Lüne Abbey was originally built for Benedictine nuns and today is home to a chapter of Lutheran conventuals. It is one of several former monasteries administered by the Hanoverian monastic chamber.
Lüne Abbey was founded in 1172 by Hildeswidis von Markboldestorp. In the founding document by Hugo, Bishop of Verden, there is no mention of the observances to be followed, so that it is assumed that it was a chapter of canonesses. Not until 1272 was the nunnery described in a document as an abbey for Benedictine nuns and only from the mid-14th century is a full adoption of Benedictine observances recorded.
The abbey was overseen by an abbess. Its administration and pastoral care was placed in the charge of a provost elected by the nuns. One of these provosts, Henry of Langlingen (d. 1381), was elected Prince-Bishop of Verden by the Verden cathedral chapter in 1367. Lüne nunnery belonged to the Bursfelde Congregation.
Following the introduction of the Reformation in the Principality of Lüneburg the first service in the German language was celebrated on 26 April 1528 at the instigation of Duke Ernest the Confessor, despite the opposition of the nuns. In 1529 the provostship's property was placed under ducal administration and a new provost, selected by the local lords, was installed who was to ensure the implementation of Lutheran doctrine.
However, due to considerably resistance by the orthodox nuns it took until 1562 before the new doctrine was fully adopted throughout the convent. On the basis of a rule in the Lüneburg Monastic Regulations the monastery retained its independence however. In 1711, at the behest of Duke George-Louis (later George I of Great Britain) the monastery was turned into a Lutheran convent, whose primary task was to take care of unmarried daughters of Lüneburg's country gentry.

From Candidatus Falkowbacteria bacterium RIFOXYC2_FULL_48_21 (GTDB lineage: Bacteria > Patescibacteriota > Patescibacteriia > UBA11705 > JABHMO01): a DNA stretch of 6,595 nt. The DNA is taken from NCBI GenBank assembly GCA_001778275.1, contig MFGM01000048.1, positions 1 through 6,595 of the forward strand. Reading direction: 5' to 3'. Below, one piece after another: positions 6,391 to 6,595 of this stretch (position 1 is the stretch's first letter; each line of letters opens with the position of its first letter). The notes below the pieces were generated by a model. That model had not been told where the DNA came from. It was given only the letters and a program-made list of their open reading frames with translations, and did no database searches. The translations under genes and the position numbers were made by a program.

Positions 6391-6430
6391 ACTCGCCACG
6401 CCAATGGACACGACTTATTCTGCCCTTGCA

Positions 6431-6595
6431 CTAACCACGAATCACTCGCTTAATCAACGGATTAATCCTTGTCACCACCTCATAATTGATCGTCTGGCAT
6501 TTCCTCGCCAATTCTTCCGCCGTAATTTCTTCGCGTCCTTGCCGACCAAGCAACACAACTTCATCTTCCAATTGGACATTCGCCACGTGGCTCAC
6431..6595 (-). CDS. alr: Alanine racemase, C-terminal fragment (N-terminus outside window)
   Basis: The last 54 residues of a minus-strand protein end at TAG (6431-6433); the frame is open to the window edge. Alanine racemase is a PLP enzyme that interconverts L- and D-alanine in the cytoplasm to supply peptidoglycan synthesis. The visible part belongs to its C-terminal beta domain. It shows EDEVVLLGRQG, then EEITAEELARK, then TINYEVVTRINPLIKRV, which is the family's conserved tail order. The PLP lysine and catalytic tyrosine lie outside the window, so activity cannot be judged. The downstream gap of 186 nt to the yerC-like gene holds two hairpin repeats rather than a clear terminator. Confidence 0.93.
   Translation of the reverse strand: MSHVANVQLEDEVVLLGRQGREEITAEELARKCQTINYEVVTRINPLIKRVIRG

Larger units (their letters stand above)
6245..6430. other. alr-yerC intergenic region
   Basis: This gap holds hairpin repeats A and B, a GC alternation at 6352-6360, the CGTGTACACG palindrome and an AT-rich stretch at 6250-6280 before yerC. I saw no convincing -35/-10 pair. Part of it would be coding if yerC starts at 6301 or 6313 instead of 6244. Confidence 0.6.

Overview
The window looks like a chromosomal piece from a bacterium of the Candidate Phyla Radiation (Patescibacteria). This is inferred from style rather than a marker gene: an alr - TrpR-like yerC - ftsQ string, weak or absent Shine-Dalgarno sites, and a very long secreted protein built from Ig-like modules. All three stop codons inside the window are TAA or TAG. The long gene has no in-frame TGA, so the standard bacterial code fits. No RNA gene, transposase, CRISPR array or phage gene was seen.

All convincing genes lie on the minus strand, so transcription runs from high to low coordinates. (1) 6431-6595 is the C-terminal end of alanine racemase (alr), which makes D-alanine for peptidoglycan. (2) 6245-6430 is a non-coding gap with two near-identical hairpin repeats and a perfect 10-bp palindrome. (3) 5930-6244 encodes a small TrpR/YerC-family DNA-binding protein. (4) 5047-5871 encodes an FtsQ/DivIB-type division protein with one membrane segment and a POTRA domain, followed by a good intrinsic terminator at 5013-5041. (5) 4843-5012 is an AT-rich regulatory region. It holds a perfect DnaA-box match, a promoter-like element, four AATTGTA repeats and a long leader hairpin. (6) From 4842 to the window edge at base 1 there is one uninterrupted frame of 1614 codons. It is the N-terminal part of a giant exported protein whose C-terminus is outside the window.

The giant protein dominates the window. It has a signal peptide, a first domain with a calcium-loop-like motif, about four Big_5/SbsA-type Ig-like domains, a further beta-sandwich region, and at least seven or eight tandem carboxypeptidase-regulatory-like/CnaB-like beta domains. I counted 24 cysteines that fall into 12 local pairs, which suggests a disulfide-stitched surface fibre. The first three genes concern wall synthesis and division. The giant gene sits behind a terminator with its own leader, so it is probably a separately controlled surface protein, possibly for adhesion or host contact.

In 1380 the monastery was rebuilt in the Brick Gothic style after a major fire. The cloisters, the single-nave church of 1412 and the Nonnenchor are well preserved, the same is true of the former Dormitorium (dormitory).
Lüne is famous for its knitting and embroidery (wool on linen). Valuable pieces (white embroidery (Weißstickerei) altar cloths, fasting cloths (Fastentücher) and carpets, the oldest dating to around 1250, are displayed in the textile museum in the grounds of the monastery opened in 1995. In the church on the altar in the Nonnenchor is a painting from the workshop of Lucas Cranach the Elder. The high altar's triptych (carved altar) was made in the early 16th century. Also worthy of mention are the wall paintings from around 1500 in the refectory of the monastery.
Redipuglia is the largest Italian Military Sacrarium. It rises up on the western front of the Monte Sei Busi, which, in the First World War was bitterly fought after because, although it was not very high, from its summit it allowed an ample range of access from the West to the first steps of the Karstic table area.
The monumental staircase on which the remains of one hundred thousand fallen soldiers are lined up and which has at its base the monolith of the Duke of Aosta, who was the commanding officer of the third Brigade, and gives an image of a military grouping in the field of a Great Unity with its Commanding Officer at the front. The mortal remains of 100,187 fallen soldiers lie here, 39,857 of them identified and 60,330 unknown.